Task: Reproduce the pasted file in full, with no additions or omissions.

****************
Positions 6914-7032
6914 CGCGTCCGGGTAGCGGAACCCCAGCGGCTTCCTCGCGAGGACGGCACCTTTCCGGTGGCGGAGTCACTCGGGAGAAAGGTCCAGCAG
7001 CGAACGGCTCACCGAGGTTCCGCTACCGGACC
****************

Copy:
Positions 6914-7032
6914 CGCGTCCGGGTAGCGGAACCCCAGCGGCTTCCTCGCGAGGACGGCACCTTTCCGGTGGCGGAGTCACTCGGGAGAAAGGTCCAGCAG
7001 CGAACGGCTCACCGAGGTTCCGCTACCGGACC